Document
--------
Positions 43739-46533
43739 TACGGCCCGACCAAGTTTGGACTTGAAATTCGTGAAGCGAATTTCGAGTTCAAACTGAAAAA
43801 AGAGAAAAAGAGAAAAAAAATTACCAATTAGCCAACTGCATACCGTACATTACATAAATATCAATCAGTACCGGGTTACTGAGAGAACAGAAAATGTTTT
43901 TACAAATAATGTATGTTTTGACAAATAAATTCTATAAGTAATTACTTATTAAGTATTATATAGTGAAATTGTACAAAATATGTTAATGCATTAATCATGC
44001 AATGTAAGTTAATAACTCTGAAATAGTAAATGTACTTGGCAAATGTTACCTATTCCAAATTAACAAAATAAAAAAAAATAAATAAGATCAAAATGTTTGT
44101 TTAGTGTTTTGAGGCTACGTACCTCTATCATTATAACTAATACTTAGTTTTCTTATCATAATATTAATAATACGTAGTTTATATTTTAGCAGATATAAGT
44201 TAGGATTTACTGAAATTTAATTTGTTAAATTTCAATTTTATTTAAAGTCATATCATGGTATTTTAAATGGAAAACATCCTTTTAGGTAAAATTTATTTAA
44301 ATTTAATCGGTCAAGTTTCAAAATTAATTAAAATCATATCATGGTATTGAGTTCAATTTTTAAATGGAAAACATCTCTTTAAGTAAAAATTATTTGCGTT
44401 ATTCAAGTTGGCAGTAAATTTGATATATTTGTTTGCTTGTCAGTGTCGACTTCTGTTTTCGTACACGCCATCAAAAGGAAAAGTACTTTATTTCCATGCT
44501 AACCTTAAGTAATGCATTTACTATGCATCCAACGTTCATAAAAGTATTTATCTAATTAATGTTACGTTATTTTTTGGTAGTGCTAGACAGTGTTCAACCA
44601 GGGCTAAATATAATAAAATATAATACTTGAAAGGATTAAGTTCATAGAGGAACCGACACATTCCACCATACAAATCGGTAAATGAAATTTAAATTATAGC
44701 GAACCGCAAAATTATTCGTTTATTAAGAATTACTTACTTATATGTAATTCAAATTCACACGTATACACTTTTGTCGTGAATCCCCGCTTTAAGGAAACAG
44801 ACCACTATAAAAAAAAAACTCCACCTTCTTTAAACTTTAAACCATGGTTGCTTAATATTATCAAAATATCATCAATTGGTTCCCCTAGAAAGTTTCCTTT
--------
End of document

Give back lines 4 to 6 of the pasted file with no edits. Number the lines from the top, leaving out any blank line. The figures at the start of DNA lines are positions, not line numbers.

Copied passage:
43901 TACAAATAATGTATGTTTTGACAAATAAATTCTATAAGTAATTACTTATTAAGTATTATATAGTGAAATTGTACAAAATATGTTAATGCATTAATCATGC
44001 AATGTAAGTTAATAACTCTGAAATAGTAAATGTACTTGGCAAATGTTACCTATTCCAAATTAACAAAATAAAAAAAAATAAATAAGATCAAAATGTTTGT
44101 TTAGTGTTTTGAGGCTACGTACCTCTATCATTATAACTAATACTTAGTTTTCTTATCATAATATTAATAATACGTAGTTTATATTTTAGCAGATATAAGT